Gerontologist Katherine Willett has some words of advice for people with elderly loved ones who are dealing with challenges: keep things simple this Christmas, especially if a loved one is suffering from dementia.

“Large celebrations can be confusing and even scary and agitating to a person living with a disease that destroys their brain,” said

Willett, who hosts Burnaby information sessions for family members caring for elderly loved ones. “We always tell families to keep it very simple.”

In the early stage of dementia, someone with Alzheimer’s might appreciate

being with a lot of people, Willett said, but if grandpa’s dementia is progressing, it’s best not to bring him out for family celebrations.

“Just be mindful that if there are seniors in the room or at the table. Make sure they are able to participate, and are truly included in the celebrations in a way that’s comfortable for them,” she said. “At Christmas, there’s a lot of confusion that goes on, there’s a lot of noise that goes on. . There’s a lot of things that are outside of the routine of an elderly person.”

Willett also recommends that family members watch out for the “trip factor” during the holidays if they have elderly family in the home.

“At Christmas, when they are visiting family, often there’s lots of stuff on the floor, like kids toys and everything,” she said. “(Families) just need be more mindful of the fact that there’s someone in the house that may be a little bit frail. You want to watch the trip factor. You also want to watch the alcohol intake. … Someone who’s on a lot of medications, after two drinks can . fall and break a hip.”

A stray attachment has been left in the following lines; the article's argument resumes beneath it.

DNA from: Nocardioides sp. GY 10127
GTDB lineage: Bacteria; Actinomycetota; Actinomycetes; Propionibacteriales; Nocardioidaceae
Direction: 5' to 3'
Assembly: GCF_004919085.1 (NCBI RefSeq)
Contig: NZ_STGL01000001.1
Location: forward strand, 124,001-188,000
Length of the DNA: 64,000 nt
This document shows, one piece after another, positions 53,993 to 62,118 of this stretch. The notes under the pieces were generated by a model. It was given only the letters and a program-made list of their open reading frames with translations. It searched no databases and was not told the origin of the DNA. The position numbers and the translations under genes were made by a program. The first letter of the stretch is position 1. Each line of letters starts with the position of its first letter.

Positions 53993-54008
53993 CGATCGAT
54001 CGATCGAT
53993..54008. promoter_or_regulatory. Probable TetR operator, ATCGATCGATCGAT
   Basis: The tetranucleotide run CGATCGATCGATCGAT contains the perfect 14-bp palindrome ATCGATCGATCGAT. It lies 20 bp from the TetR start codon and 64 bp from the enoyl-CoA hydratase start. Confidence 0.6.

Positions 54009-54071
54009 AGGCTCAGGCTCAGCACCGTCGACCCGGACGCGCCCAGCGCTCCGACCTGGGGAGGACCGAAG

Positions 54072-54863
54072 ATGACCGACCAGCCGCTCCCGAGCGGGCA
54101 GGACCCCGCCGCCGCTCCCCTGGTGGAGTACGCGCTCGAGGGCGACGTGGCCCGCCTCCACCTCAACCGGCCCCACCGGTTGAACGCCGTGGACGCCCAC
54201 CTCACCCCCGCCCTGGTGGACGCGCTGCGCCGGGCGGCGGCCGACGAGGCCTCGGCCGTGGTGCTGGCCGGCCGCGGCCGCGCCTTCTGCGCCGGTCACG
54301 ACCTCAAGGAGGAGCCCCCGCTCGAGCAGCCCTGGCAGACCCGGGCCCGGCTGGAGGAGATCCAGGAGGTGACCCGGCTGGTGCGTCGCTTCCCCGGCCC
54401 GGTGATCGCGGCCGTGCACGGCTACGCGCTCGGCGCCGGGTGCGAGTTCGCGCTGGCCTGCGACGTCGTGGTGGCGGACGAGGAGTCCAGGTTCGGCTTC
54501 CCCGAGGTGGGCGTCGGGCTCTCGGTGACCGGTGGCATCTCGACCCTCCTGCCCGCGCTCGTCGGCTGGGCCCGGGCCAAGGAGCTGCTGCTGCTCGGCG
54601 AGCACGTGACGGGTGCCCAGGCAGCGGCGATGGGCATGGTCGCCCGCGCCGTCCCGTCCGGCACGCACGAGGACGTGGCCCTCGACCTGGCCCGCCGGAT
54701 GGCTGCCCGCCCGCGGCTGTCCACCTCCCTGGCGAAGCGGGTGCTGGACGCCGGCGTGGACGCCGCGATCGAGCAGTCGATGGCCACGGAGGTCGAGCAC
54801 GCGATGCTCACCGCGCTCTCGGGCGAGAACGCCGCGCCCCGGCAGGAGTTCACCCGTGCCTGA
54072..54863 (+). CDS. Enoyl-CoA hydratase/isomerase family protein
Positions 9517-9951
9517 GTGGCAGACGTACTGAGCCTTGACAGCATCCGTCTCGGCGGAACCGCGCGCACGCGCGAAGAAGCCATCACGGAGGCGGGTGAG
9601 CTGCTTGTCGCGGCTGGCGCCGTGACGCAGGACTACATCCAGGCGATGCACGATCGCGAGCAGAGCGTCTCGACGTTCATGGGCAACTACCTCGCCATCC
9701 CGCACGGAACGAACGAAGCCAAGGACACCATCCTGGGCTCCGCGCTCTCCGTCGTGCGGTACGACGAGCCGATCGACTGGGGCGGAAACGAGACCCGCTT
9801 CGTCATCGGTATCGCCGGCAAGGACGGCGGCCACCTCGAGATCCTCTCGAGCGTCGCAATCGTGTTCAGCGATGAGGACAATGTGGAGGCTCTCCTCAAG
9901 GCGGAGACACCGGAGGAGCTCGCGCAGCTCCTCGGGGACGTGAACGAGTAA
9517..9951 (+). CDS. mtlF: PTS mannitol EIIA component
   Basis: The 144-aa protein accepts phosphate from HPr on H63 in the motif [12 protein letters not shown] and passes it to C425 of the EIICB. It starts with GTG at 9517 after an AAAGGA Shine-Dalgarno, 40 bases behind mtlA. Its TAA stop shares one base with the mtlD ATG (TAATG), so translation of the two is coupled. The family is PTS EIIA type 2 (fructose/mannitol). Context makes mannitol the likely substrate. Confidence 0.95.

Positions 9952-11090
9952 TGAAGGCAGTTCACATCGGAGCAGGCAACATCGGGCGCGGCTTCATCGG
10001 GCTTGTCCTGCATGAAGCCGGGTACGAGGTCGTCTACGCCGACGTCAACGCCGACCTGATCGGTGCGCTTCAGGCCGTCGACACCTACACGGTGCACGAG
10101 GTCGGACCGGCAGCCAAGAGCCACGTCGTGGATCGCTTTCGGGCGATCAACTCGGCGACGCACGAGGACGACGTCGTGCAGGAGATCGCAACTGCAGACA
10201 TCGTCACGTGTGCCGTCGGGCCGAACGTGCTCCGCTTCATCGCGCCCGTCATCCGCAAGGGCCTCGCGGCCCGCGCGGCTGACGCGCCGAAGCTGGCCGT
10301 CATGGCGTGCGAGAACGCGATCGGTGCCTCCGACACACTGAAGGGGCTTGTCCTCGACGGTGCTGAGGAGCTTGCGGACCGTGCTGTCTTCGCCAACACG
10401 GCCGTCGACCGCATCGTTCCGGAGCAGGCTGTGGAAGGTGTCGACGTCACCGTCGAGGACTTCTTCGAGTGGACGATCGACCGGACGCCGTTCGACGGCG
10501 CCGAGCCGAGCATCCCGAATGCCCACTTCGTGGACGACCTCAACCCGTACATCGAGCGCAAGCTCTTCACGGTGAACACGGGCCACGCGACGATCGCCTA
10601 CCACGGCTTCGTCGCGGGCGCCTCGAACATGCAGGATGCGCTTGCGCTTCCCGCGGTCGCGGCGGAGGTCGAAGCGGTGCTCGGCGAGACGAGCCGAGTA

Christmastime can also be very sad for the elderly, Willett said, because the longer they live, the more losses they have experienced.

“They’ve lost a lot of friends and also family members. A lot of seniors have lost not only spouses but adult children,” she said. “I think it’s just a very sad time. There’s a tendency to kind of isolate, or maybe they sit in the corner and drink. You’re watching everyone around you having a good time, but you are not.”

According to Willett, the greatest gift to seniors is time and attention.

“By the time you’re 70, you’ve accumulated so much stuff, but you’d like the opportunities and the time with your friends and family,” she said, suggesting experiential gifts, like lunch or a trip to the art gallery. jmoureau@burnabynow.com

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